The two car bombs, which ripped through crowded shopping streets in Reyhanli on Saturday, increased fears that Syria’s civil war is dragging in neighboring states, despite renewed diplomatic moves to end it.
Damascus denied involvement, but Turkish Foreign Minister Ahmet Davutoglu said those behind the attacks were from an “old Marxist terrorist organization” with ties to Assad’s administration.
“It is time for the international community to act together against this regime,” he told a news conference during a visit to Berlin.
Prime Minister Tayyip Erdogan said in a speech broadcast later on Turkish television: “We will not lose our calm heads, we will not depart common sense, and we will not fall into the trap they’re trying to push us into.”
But he added: “Whoever targets Turkey will sooner or later pay the price.”
NATO-member Turkey has fired back at Syrian government forces when mortars have landed on its soil, but despite its strong words has appeared reluctant to bring its considerable military might to bear in the conflict.
It is struggling to cope with more than 300,000 refugees but is not alone in fearing the impact of Syria’s war, which is stirring the Middle East’s cauldron of sectarian, religious and nationalist struggles.
“We, like Jordan, are hosting hundreds of thousands of Syrians. Security risks to neighboring countries are rising,” Davutoglu said.
The bombings took place as prospects appeared to improve for diplomacy to try to end the war, after Moscow and Washington announced a joint effort to bring government and rebels to an international conference.
Officials from Syria’s opposition coalition, in crisis since its president resigned in March, said it would meet in Istanbul on May 23 to decide whether to participate.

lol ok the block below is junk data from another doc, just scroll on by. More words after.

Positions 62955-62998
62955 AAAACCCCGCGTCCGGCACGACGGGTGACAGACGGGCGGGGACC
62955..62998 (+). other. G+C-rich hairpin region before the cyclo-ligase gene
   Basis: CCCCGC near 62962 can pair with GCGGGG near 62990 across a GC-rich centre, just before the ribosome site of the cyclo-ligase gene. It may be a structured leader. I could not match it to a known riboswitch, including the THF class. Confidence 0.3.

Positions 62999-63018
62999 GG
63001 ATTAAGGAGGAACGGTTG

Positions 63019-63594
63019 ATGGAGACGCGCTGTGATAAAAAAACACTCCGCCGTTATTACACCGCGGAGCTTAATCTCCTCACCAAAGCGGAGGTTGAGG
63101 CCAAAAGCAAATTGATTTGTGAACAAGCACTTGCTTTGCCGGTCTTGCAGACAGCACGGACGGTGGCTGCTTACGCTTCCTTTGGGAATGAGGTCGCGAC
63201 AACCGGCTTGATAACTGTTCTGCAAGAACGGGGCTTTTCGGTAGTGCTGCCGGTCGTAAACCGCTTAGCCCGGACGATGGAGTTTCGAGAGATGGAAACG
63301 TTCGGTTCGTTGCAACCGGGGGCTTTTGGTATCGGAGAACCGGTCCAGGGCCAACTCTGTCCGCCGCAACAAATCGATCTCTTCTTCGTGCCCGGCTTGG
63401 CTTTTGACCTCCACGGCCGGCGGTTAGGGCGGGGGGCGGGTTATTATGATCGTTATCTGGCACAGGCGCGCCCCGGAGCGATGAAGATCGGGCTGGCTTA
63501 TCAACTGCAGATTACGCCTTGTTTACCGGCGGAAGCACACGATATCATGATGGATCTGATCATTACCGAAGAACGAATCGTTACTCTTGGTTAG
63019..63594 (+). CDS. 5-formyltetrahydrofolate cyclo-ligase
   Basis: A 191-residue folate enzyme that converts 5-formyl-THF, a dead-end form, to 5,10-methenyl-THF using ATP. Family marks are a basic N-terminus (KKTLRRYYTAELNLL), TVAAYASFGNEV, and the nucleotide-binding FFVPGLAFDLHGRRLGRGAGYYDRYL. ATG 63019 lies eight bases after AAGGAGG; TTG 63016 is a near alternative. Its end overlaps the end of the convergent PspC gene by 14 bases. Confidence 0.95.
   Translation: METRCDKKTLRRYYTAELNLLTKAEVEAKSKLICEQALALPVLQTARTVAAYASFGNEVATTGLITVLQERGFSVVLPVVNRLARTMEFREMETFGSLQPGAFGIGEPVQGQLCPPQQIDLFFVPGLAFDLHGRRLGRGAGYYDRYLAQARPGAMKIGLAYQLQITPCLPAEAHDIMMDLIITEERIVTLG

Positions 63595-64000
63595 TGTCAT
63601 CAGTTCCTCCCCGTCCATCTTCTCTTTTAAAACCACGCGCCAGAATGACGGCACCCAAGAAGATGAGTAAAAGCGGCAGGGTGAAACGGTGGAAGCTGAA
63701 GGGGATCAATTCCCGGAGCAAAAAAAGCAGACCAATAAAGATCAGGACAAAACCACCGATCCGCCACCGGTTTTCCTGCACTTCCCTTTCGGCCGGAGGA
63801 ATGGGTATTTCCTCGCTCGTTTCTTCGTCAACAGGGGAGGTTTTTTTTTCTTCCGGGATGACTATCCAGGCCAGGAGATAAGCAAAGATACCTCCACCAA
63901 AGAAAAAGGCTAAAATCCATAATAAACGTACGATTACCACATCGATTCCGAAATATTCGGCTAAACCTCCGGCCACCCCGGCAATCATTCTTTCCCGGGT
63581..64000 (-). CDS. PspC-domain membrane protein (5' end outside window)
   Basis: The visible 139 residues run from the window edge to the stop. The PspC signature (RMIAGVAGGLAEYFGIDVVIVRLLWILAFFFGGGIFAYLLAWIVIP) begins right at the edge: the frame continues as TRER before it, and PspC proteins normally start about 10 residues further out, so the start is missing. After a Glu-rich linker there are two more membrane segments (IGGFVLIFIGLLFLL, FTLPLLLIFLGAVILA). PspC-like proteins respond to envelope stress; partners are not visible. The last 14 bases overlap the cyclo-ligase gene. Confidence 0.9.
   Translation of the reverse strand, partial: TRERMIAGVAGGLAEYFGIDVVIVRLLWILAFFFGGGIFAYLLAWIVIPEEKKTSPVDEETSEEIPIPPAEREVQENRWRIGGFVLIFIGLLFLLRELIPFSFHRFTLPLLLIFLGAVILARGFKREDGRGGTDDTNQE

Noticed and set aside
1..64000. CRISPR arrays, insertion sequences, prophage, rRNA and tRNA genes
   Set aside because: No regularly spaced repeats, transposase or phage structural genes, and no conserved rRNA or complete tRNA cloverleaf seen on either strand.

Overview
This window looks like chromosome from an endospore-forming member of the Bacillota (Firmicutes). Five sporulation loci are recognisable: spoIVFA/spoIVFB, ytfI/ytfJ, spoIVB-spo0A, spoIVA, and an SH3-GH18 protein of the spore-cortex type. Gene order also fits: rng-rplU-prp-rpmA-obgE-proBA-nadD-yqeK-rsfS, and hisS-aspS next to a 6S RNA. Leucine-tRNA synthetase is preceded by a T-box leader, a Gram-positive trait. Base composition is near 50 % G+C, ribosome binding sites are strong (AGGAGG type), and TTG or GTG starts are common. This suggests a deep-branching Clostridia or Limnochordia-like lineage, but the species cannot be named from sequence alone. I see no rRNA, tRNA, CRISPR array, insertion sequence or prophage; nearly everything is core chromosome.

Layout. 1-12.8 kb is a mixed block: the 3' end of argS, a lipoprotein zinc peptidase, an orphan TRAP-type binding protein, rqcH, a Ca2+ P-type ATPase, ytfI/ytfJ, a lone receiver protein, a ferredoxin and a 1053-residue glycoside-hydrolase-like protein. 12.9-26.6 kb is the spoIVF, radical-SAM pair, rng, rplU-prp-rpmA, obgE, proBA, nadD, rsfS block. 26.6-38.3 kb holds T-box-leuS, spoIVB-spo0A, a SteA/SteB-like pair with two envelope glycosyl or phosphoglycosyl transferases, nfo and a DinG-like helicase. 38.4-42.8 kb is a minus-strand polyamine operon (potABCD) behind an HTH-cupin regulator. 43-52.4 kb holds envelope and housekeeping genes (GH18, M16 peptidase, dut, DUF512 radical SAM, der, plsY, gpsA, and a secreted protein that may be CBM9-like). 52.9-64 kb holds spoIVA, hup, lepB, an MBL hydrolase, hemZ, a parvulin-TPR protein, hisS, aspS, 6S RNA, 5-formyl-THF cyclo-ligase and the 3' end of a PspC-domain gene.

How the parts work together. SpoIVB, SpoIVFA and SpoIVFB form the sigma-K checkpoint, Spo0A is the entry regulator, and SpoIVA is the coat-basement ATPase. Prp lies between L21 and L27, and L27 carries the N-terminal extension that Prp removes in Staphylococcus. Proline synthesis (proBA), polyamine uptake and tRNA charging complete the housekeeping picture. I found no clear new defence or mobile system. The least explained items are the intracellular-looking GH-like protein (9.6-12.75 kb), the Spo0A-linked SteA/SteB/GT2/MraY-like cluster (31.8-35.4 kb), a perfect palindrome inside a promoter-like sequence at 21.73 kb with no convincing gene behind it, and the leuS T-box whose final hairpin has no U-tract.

A Syrian opposition group said the toll from two years of civil war had risen to at least 82,000 dead and 12,500 missing.
Syrian Information Minister Omran Zubi, speaking on state TV, held Turkey responsible for the bloodshed in Syria by aiding al Qaeda-led rebels. He said Damascus had no hand in Saturday’s bombings.
“Syria did not and will never do such a act because our values do not allow this. It is not anyone’s right to hurl unfounded accusations,” he said.
Authorities have arrested nine people, all Turkish citizens and including the alleged mastermind of the attacks, Turkey’s deputy prime minister Besir Atalay told reporters.
Interior Minister Muammer Guler said the bombings – the deadliest incident on Turkish soil since Syria’s war began – were carried out by a group with direct links to Syria’s Mukhabarat intelligence agency.
The blasts scattered concrete blocks and smashed cars as far as three streets away.
There was a heavy police and military presence on Sunday in Reyhanli, where security forces cordoned off both blast sites while bulldozers shifted the rubble and shattered glass.
Men stood loitering around the town, looking on and discussing, often heatedly, the previous day’s events.
There was palpable anger against the tens of thousands of Syrian refugees in the town, which has become a logistics base for the rebels fighting Assad just over the border.